I’ve read several opinions about MatchMaker, most of which are complaints. While I’m nearly certain that creating a matchmaker that satisfies everyone’s needs is impossible, it’s still interesting to consider how it could (or should) be designed and optimized purely from a mathematical standpoint. (We can safely assume there’s a vast amount of input data to work with so we can use statistics.)

The current implementation is discussed in (more or less) details under this forum post.

The exact statistical method is not know though. (Do you have more information, maybe?)

Generally if we want to solve some parameter optimization problem, first we need some target function, ie.: for what to optimize. According to the above post, we actually want to achieve two different goals using estimates BR values:

- balance sides in battles
- somehow “balance” personal efficiency (based on research points and silver lions amounts)

There is an inherent problem. Single parameter might not be adequate to describe two different goals (it can, but accuracy and certainty will suffer considerably).

The first goal is clear, we want to approach to 50% win rate for each side. However there is a problem here, unless BR is weighted by player skill (ELO system or alike) this goal is hard to achieve. Skill definitely modify the result and even may have stronger effect on the outcome than BR. Therefore if we factor out BR from the results it will be inaccurate because our input is loaded with unnecessary noise (randomness in skill level). I think incorporating skill would result in much better BR-s (for this goal).

The target function of the second goal is pretty much fuzzy and ill defined in the post:

it will provide maximum equal personal efficiency (based on research points and silver lions amounts) in battles (in average)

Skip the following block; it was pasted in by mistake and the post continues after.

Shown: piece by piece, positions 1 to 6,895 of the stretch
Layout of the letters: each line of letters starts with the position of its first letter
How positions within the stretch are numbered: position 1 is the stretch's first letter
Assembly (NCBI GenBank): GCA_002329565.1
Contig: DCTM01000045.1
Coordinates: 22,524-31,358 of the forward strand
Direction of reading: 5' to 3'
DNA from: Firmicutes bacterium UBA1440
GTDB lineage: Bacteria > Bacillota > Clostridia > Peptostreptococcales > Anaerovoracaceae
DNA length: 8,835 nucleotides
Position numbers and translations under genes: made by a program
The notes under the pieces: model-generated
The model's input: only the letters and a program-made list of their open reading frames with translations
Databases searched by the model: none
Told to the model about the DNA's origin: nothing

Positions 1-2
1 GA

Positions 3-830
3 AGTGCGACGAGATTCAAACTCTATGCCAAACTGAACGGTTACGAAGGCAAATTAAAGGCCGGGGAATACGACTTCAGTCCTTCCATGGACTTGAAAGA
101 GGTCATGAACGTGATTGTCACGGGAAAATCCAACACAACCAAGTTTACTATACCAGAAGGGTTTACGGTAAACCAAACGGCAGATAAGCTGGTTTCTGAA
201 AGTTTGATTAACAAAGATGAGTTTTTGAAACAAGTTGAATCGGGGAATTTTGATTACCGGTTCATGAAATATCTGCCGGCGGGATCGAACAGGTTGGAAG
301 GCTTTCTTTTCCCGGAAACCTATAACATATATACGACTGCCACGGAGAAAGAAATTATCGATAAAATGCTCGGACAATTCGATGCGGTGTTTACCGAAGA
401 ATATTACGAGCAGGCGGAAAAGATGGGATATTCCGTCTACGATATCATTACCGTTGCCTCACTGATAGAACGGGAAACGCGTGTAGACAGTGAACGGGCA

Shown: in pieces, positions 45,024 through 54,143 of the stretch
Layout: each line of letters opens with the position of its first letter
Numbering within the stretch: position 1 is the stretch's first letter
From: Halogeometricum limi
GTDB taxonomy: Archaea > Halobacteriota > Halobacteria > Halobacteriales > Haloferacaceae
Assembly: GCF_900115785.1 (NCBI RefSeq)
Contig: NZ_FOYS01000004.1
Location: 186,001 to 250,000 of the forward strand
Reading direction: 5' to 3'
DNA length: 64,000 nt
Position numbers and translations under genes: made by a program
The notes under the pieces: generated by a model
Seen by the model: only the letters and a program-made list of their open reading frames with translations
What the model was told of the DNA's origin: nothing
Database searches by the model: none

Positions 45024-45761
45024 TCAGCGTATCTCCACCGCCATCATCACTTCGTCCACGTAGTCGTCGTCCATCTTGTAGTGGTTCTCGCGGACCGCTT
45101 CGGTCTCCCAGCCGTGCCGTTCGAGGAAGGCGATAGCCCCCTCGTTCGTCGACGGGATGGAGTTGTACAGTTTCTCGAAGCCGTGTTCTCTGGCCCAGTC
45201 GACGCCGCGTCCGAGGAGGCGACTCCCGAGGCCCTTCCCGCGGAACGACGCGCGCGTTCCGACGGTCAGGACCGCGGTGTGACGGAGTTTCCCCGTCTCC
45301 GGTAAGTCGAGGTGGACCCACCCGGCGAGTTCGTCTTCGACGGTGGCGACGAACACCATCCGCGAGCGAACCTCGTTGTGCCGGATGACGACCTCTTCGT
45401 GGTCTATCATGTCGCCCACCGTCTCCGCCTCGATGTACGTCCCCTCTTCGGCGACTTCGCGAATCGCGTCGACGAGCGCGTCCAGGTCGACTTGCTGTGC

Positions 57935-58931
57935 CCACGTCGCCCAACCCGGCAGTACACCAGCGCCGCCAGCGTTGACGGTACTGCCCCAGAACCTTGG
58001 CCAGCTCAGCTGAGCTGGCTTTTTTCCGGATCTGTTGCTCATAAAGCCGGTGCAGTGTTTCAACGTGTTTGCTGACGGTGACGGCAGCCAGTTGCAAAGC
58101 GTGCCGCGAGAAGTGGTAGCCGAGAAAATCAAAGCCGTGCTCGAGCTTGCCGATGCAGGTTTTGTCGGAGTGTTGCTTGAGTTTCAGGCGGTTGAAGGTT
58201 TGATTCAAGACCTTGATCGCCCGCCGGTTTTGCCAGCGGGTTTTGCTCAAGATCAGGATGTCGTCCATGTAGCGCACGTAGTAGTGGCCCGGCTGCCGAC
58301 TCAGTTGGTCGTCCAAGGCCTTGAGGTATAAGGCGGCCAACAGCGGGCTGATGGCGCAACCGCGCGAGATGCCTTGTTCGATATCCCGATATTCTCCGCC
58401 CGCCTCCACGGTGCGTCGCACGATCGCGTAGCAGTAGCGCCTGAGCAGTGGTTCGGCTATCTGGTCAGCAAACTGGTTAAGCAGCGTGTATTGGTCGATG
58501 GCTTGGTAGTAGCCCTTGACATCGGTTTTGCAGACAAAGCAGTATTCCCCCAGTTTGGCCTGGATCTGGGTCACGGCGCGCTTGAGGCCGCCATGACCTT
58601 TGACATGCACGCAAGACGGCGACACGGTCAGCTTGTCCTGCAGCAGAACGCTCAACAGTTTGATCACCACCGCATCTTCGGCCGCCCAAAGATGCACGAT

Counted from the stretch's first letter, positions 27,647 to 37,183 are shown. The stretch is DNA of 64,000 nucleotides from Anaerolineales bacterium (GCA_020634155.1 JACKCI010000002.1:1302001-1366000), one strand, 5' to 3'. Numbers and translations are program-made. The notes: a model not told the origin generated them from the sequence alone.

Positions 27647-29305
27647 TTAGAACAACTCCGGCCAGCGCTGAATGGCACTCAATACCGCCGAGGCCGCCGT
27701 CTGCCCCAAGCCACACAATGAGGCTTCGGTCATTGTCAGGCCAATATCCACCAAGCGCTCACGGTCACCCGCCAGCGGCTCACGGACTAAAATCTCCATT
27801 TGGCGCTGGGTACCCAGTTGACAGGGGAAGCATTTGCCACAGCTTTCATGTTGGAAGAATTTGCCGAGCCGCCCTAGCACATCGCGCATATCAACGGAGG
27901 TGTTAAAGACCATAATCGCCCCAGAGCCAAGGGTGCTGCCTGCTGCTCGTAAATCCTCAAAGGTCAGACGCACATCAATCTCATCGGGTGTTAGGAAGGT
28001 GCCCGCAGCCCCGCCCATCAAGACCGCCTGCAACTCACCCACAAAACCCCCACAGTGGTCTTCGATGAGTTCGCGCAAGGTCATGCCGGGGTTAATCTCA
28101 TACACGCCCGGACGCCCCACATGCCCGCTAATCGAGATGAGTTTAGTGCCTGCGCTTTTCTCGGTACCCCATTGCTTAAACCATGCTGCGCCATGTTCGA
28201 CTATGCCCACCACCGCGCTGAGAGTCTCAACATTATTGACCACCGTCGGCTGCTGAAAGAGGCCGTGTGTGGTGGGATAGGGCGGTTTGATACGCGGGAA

This doesn’t seem to be a good target, because it allows some strange (unfair) solutions where one guy gets extreme high income while all the others get nothing (the resulting average is still high enough). The average is *not* a good fairness validator function (eg. median would be much better). I’m not sure what was the intent in the original post (please share if you do know. It’s probably to achieve some kind of “efficiency fairness”) so let’s see what are the alternatives.

**Target:** BR reflects capability of the vehicle, ie.: how well *can* it be played (and not necessarily is played).

**Effect**: this method favors skill. If you know your vehicle well you earn a lot, if you don’t know how to use it properly you will suffer. BR reflects the maximum potential, not the average usage.

**Solution**: Best way to filter data. Exclude casual users results entirely and use advanced player’s performance only. It can be done using “clan matches” only (downside: very small subset of data) or evaluate top n players’ result and discard the rest of the scoreboard. If we have enough data, it is even possible to factor out effects of different aspects of the vehicles (eg. effect of a specific gun, or speed) with multivariate statistical analysis. This could help estimate BR of new vehicles.

Your alternative solution?